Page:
General and Orthodontic Dentistry
403 Wolf River Dr, Fremont, WI 54940-0500

(920) 446-2213

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403 Wolf River Dr
Fremont, WI 54940

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Patient Education


Online Dental Education Library

Our team of dental specialists and staff strive to improve the overall health of our patients by focusing on preventing, diagnosing and treating conditions associated with your teeth and gums. Please use our dental library to learn more about dental problems and treatments available. If you have questions or need to schedule an appointment, contact us.

 

Free Gingival Grafts

Bone Graft (Socket Preservation)

Single Implant (Anterior-Immediate Load)

Amalgam Filling (Posterior)

Bridge (CAD/CAM)

Root Canal

Single Implant (Anterior-Healing Cap)

Recurrent Decay (Around a Restoration)

Cracked Tooth

Periodontitis

Single Implant (Posterior-Healing Cap)

Veneers (CAD/CAM)

Onlay (CAD/CAM)

Veneers (Impression)

Bridge (Impression)

Single Crown (CAD/CAM)

Single Crown (Impression)

Whitening with Bleaching Tray

Filling Versus Crown (Impression)

Composite Versus Amalgam Filling

Composite Filling (Posterior)

Onlay (Impression)

Bridge Versus an Implant

Root Canal (No File)

Debridement

Clear Aligner Technology (CAD/CAM)

Clear Aligner Technology (Impression)

Gingival Proving and Pocket Depth

Inlay (CAD/CAM)

Removable Partial Dentures

Apicoectomy

Removable Complete Dentures

Understanding Tooth Wear

Filling Versus Crown (CAD/CAM)

Gingivitis

Bone Graft with Immediate Implant Placement

Scaling and Root Planing

Inlay (Impression)

Connective Tissue Graft

Sinus Lift

Simple Extraction

Single Tooth Loss

Impacted Third Molar

Progression of Decay

Surgical Extraction (3rd Molar)

Anterior Open Bite

Sleep Appliances - Sleep Apnea

Composite Filling (Anterior)

Dental Implant

Certain kinds of medications can have an adverse effect on your teeth.

Long ago, children exposed to tetracycline developed tooth problems, including discoloration, later in life. The medication fell out of use, however, and is not an issue today.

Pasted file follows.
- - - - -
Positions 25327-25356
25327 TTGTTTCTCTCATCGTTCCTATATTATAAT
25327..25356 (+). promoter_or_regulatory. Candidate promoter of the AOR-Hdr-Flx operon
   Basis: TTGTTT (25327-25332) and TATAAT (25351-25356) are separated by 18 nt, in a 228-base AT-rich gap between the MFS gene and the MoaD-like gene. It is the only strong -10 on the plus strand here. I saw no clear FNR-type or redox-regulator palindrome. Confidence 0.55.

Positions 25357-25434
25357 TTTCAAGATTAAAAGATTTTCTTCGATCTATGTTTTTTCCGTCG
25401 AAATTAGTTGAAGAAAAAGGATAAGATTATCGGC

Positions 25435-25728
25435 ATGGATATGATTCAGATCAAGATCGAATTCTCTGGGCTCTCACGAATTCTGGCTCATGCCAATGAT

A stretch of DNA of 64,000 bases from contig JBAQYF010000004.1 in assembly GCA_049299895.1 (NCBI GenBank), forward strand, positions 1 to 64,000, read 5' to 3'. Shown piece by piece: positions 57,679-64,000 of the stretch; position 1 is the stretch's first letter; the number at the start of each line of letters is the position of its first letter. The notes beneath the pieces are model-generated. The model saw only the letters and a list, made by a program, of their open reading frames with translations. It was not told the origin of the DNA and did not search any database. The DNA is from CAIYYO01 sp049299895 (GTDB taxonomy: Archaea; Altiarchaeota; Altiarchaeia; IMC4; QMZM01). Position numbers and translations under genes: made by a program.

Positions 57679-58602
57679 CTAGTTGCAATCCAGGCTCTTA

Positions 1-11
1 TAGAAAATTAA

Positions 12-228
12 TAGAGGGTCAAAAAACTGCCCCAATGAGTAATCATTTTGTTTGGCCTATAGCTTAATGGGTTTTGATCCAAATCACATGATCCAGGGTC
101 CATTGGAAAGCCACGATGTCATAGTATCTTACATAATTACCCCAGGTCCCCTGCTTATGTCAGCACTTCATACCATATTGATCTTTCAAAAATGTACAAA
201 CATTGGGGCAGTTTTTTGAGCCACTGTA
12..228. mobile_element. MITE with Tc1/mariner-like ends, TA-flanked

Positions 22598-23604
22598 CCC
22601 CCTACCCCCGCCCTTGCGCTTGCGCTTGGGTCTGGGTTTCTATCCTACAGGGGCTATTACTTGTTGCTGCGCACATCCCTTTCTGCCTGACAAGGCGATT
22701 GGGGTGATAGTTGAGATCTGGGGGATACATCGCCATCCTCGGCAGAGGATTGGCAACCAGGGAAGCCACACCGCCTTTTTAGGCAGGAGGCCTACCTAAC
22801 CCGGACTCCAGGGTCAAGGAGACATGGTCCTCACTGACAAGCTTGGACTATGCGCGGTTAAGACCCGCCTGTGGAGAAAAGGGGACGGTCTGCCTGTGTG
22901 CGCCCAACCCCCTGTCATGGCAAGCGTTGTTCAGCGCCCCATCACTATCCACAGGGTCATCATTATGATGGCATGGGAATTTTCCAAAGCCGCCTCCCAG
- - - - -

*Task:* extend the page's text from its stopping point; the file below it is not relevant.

The best precaution is to ask your family physician if any medications he or she has prescribed can have a detrimental effect on your teeth or other oral structures.

A condition called dry mouth is commonly associated with certain medications, including antihistamines, diuretics, decongestants and pain killers. People with medical conditions, such as an eating disorder or diabetes, are often plagued by dry mouth. Other causes are related to aging (including rheumatoid arthritis), and compromised immune systems. Garlic and tobacco use are other known culprits.

Dry mouth occurs when saliva production drops. Saliva is one of your body's natural defenses against plaque because it acts to rinse your mouth of cavity-causing bacteria and other harmful materials.

Some of the less alarming results of dry mouth include bad breath. But dry mouth can lead to more serious problems, including burning tongue syndrome, a painful condition caused by lack of moisture on the tongue.

If dry mouth isn't readily apparent, you may experience other conditions that dry mouth can cause, including an overly sensitive tongue, chronic thirst or even difficulty in speaking.

Heart Disease

Poor dental hygiene can cause a host of problems outside your mouth—including your heart.

Medical research has uncovered a definitive link between heart disease and certain kinds of oral infections such as periodontal disease. Some have even suggested that gum disease may be as dangerous as or more dangerous than other factors such as tobacco use.

A condition called chronic periodontitis, or persistent gum disease, has been linked to cardiovascular problems by medical researchers.

In short, infections and harmful bacteria in your mouth can spread through the bloodstream to your liver, which produces harmful proteins that can lead to systemic cardiac problems. That’s why it’s critical to practice good oral hygiene to keep infections at bay—this includes a daily regimen of brushing, flossing and rinsing.

Antibiotic Prophylaxis

In some cases, patients with compromised immune systems or who fear an infection from a dental procedure may take antibiotics before visiting the dentist.

It is possible for bacteria from your mouth to enter your bloodstream during a dental procedure in which tissues are cut or bleeding occurs. A healthy immune system will normally fight such bacteria before they result in an infection.

However, certain cardiovascular conditions in patients with weakened hearts could be at risk for an infection or heart muscle inflammation (bacterial endocarditis) resulting from a dental procedure.

Patients with heart conditions (including weakened heart valves) are strongly advised to inform our office before undergoing any dental procedure. The proper antibiotic will prevent any unnecessary complications.